..  Unlike crops, animal herds are much more vulnerable to theft. A herdsman could lose his entire fortune in one overnight raid. Consequently, martial valor and strength and the willingness to use violence to protect his herd became useful assets to an ancient herdsman. What’s more, a reputation for these martial attributes served as a deterrent to would-be thieves. It’s telling that many of history’s most ferocious warrior societies had pastoral economies. The ancient Hittites, the ancient Hebrews, and the ancient Celts are just a few examples of these warrior/herder societies.

.. These rough and scrappy Scotch-Irish immigrants not only brought with them their ancestors’ penchant for herding, but also imported their love of whiskey, music, leisure, gambling, hunting, and…their warrior-bred, primal code of honor. Even as the South became an agricultural powerhouse, the vast majority of white Southerners – from big plantation owners to the landless — continued to raise hogs and livestock. Whether a man spent most his time working a farm or herding his animals, the pastoral culture of honor, with its emphasis on courage, strength, and violence — characterized by an aggressive stance towards the world and a wariness towards outsiders who might want to take what was his — remained (and as we will see later, continues even to this day).

.. While both the North and the South saw the war in terms of honor, what motivated the men to fight differed greatly. In the North, volunteers joined the cause because of more abstract ideals like freedom, equality, democracy, and Union. In the South, men grabbed their rifles to protect something more tangible — hearth and home — their families and way of life. Their motivation was rooted in their deeply entrenched loyalty to people and place.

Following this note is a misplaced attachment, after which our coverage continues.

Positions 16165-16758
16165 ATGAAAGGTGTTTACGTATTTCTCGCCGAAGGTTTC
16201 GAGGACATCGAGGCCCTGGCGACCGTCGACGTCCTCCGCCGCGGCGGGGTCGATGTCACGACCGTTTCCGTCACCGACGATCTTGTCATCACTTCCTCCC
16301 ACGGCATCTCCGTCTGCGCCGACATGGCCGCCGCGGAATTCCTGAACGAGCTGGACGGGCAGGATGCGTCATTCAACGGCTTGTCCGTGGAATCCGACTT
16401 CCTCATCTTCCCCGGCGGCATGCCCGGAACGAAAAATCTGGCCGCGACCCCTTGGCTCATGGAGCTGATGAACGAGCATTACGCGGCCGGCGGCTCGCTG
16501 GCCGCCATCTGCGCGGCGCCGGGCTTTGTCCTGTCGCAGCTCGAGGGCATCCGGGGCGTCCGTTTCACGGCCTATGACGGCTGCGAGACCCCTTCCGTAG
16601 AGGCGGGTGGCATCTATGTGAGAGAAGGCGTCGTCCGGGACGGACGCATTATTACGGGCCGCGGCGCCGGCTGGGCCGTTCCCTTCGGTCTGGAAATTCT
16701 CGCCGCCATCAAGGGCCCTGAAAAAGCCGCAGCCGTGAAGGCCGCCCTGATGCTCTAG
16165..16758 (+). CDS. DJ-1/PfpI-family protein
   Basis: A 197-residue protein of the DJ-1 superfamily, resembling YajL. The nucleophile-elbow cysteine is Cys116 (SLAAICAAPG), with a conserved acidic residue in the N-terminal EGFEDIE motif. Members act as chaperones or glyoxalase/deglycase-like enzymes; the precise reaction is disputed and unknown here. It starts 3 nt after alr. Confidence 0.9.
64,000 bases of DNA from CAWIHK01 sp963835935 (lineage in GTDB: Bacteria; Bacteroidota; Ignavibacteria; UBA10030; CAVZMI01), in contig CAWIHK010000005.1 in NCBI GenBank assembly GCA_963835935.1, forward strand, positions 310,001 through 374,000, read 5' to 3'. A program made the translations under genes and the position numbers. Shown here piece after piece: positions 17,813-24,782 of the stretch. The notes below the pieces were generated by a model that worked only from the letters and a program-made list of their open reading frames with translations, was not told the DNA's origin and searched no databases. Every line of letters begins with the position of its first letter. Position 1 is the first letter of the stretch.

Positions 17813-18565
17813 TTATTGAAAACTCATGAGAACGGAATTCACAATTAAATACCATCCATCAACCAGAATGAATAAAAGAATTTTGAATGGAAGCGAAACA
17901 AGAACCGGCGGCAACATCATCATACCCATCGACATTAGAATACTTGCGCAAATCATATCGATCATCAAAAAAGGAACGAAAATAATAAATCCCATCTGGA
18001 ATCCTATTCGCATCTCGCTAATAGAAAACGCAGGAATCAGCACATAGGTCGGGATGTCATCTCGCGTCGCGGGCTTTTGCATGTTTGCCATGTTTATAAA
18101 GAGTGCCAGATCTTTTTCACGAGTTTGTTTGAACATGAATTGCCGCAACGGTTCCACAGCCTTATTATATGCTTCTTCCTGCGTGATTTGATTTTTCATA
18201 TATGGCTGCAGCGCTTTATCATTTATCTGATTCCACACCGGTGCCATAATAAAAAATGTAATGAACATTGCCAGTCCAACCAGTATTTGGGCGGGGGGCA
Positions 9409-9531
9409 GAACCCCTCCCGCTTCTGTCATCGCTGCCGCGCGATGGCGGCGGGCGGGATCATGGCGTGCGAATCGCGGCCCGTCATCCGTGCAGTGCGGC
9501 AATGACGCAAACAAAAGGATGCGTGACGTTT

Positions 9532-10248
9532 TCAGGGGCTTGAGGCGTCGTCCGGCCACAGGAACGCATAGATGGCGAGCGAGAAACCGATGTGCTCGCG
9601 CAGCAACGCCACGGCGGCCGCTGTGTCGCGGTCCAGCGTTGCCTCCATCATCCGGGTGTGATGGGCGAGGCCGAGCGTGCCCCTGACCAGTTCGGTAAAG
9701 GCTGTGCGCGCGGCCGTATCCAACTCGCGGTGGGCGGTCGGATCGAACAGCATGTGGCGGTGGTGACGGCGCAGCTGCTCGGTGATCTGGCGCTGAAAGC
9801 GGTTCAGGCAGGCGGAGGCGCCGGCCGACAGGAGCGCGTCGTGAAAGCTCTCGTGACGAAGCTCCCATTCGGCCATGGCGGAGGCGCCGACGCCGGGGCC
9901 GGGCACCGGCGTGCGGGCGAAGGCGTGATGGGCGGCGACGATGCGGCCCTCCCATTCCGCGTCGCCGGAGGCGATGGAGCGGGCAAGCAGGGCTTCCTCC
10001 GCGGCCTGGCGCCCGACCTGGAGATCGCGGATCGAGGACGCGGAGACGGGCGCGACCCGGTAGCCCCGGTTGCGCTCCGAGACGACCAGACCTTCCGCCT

.. I am not ready to make for the preservation of the Union save that of honor.” Lee did not favor secession and wished for a peaceable solution instead; but his home state of Virginia seceded, and he was thus faced with the decision to remain loyal to the Union and take up arms against his people, or break with the Union to fight against his former comrades. He chose the latter. Lee’s wife (who privately sympathized with the Union cause) said this of her husband’s decision

.. In a traditional honor culture, loyalty to your honor group takes precedence over all other demands — even those of one’s own conscience.

.. The North’s cause was right, but even if I knew nothing of the history, I can feel in my bones the mandate to fight on the side of one’s people.

.. Southerners see him as a tragic figure: a good man who fought in a bad, doomed cause, from a sense of loyalty to his people.

.. Northerners think they’ve found us out when they point out that we are the most religiously observant region of the country, but also the most morally unruly (to put it delicately). “Hypocrites!” they say. We just shrug. We see no contradiction there.

.. even though Northern iconoclasts are morally and historically correct to judge the Confederate cause wicked, they would do well to understand that the fact that we white Southerners feel a visceral sense of piety towards our ancestors does not mean that we hold them blameless. They would also do well to understand that they are asking us to despise our family and our homeland to prove to them that we are morally acceptable.

That’s not going to happen.